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How I Became a Morning Person

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Growing up, I always thought I was a “night owl,” as my mom would say. I stayed up late every night -- on AIM, watching TV, on the phone, etc. My parents had to come into my room at least three times per morning to make sure I was actually out of bed (spoiler: I never was). I was late or nearly late to school almost every day of my childhood. I was never up early enough to actually eat breakfast at the kitchen table before school (did people really do that?!). In college, I tried to stay away from morning classes, believing myself to be someone who stayed up late. Once I started working, I still didn’t get up earlier than I had to to get to work on time. I worked out after work (when I made it), ate dinner late, and went to bed late. This was my life until I went to business school.
Before I left for school, I had started to hone in on the fact that I was MUCH more productive in the mornings at work. I started organizing everything I had to do from hardest to easiest, always tackling the hardest tasks as soon as I got to work. This is how I started to realize that I really worked best in the morning: I was more focused and more energized than in the afternoon. I could tell it was a busy day if I was still productive after 4:00 pm. In spite of this, I still stuck to my routine of working out at night, eating late, going to bed late, and getting up shortly before I had to leave for work. But, I became a morning person, and you can too!


What Changed?

Once I got to grad school, armed with the knowledge that I felt sharpest in the morning, I didn’t shy away from 8:30 am classes. I tried to stack all of my classes in the morning -- 8:30 a.m., 10:30 a.m., maybe a 1:30 p.m. class at the latest. Night classes became my nightmare.

During business school was when I also started to realize that working out in the morning is 10000% more enjoyable to me than working out later in the day. There is nothing better than taking an early SoulCycle class, grabbing a coffee, showering, and getting ready all before 7:30 a.m. BLISS. Getting a workout in first thing makes me feel like I'm on track for a great day (thanks, endorphins!).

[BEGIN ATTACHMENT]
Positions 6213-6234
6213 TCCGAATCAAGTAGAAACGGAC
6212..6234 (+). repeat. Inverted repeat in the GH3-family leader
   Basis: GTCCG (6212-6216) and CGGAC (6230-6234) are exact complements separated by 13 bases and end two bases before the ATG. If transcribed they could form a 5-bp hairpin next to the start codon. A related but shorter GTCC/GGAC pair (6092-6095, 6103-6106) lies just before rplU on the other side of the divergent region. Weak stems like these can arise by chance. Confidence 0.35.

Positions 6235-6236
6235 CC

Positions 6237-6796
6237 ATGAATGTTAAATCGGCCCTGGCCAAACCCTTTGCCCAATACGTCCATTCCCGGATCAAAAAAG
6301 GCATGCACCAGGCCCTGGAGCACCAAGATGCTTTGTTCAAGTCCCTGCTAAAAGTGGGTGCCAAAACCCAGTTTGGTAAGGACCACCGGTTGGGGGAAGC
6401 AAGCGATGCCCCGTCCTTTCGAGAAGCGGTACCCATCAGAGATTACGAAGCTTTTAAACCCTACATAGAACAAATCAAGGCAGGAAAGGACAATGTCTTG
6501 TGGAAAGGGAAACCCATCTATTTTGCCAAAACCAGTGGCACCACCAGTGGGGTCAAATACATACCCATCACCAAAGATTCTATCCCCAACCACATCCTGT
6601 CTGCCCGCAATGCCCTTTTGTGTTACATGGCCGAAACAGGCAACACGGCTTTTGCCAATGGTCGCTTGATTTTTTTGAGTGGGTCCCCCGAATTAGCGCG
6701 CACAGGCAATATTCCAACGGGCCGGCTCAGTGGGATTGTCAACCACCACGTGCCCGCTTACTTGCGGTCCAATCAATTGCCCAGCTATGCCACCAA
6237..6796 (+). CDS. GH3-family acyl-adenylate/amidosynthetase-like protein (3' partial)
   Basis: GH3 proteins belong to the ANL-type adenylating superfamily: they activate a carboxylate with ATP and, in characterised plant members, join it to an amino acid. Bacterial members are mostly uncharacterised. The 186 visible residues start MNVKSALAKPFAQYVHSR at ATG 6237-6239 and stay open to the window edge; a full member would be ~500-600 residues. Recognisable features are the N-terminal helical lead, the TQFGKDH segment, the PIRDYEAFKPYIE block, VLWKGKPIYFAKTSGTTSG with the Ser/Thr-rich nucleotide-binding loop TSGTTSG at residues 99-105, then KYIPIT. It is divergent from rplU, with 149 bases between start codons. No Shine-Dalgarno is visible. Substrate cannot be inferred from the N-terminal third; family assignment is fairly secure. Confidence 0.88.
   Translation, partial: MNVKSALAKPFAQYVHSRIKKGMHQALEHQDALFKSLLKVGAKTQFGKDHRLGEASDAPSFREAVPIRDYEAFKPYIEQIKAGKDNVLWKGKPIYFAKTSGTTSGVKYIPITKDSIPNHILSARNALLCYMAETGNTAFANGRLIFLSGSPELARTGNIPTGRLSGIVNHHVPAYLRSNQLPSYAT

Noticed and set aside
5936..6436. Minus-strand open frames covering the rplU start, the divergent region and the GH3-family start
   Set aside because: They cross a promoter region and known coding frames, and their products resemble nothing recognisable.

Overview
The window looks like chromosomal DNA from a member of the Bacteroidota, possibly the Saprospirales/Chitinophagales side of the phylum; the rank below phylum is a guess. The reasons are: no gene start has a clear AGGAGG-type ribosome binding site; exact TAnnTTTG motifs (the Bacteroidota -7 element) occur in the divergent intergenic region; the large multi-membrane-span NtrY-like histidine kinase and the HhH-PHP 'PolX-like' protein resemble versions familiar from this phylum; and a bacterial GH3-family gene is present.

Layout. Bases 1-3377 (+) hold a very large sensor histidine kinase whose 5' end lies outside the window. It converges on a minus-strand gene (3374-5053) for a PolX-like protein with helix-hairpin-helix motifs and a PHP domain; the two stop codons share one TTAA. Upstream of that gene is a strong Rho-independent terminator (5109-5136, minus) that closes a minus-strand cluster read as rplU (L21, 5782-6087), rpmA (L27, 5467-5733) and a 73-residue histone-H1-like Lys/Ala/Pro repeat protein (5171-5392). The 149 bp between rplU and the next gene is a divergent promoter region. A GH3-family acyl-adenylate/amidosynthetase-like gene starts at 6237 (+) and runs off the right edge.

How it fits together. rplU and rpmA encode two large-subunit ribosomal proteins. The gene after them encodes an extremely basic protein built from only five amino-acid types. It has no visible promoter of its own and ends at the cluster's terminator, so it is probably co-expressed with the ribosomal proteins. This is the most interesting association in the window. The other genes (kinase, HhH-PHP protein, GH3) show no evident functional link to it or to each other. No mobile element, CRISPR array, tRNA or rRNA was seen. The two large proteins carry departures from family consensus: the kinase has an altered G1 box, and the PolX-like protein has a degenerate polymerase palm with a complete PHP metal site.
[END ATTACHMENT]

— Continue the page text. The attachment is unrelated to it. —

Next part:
I also started reading about morning routines of highly successful people. Of course, Anna Wintour wakes up at 5:45 a.m. to play tennis before work! Of course, Jennifer Aniston wakes up at 4:30 a.m. to drink lemon water and meditate! If you read about a successful person’s morning routine, it will consist of getting up early and working out before work. It just will. This knowledge, coupled with the fact that I realized I myself was actually at peak body and brain performance in the morning, convinced me that I too should become a morning person.

How I Did It 

Let me be clear in saying that my ability to get up early is a point of privilege. I don’t have to work super late shifts and I have the ability to go to bed early. I’m lucky enough to be able to worry about trying to improve my sleep quality vs. worrying about putting food on the table. And, I don't have little kids. I fully realize and own all of this. BUT, if you, like me, are lucky enough to have a 9-to-5-ish job and a fairly stable nightly routine, read on.
Step 1: I revamped my workouts. There are certain workouts that I love -- yoga, SoulCycle, the occasional Barry’s Bootcamp, etc. To motivate myself to wake up early, I plan these workouts for the wee hours of the morning: 5:45 a.m., 6 a.m., 6:45 a.m.…If you’re a runner, this would mean planning for an early run. The best part about working out so early is that there is nothing that can prevent you from making it to class, except for lack of sleep, which brings me to...
Step 2: I got to bed. This takes some time -- I had to basically redo my whole routine. I started working backwards from when I needed to go to sleep in order to get 7-8 hours of sleep before my classes, and then tried to get in bed right around then. Until you’re in a routine of going to bed early, it can be hard to fall asleep, but I promise that if you get up at 5:15 a.m. two days in a row after going to bed too late, it’ll be much easier to fall asleep early! A nighttime routine (e.g. getting in bed and reading a book) can also help train your body that it’s ready for bed. Adopt one if you haven’t!
Step 3: Repetition, repetition, repetition. Do your best not to break your routine. Try not to vary your sleep routine even on weekends. I won’t do a 6 a.m. workout class on the weekends, but I find that I’m up by 7:30 a.m. 99% of weekend mornings without an alarm, so making it to an 8 or 9 a.m. class is never a problem.

My Routine

My wake-up time depends on the day and time of my workout. I’ll set an alarm for 30 minutes before my class starts (I use a vibrating alarm so don't wake up my fiance!), which means I'm waking up between 5:15 and 6:15 a.m. on weekdays.

After my workout class, I’ll shower, prep my food for the day (I bring breakfast, lunch, and snacks every day in the bottom of my backpack!), and head out the door.
At night, I try to have finished dinner by 8:30 p.m. At 9:30 p.m., I’m in bed or getting ready to be in bed. Between 9:45-10:00 p.m., I’m trying to fall asleep to do it all again.
My routine might sound lame, but I truly love it. I feel so much better getting up early and not having to rush out the door. I am never forced to skip a workout, no matter how insane things get with work. I finally understand the appeal of the early wake-up. And who knows, maybe in a year I’ll even be able to incorporate lemon water and meditation into my morning routine.

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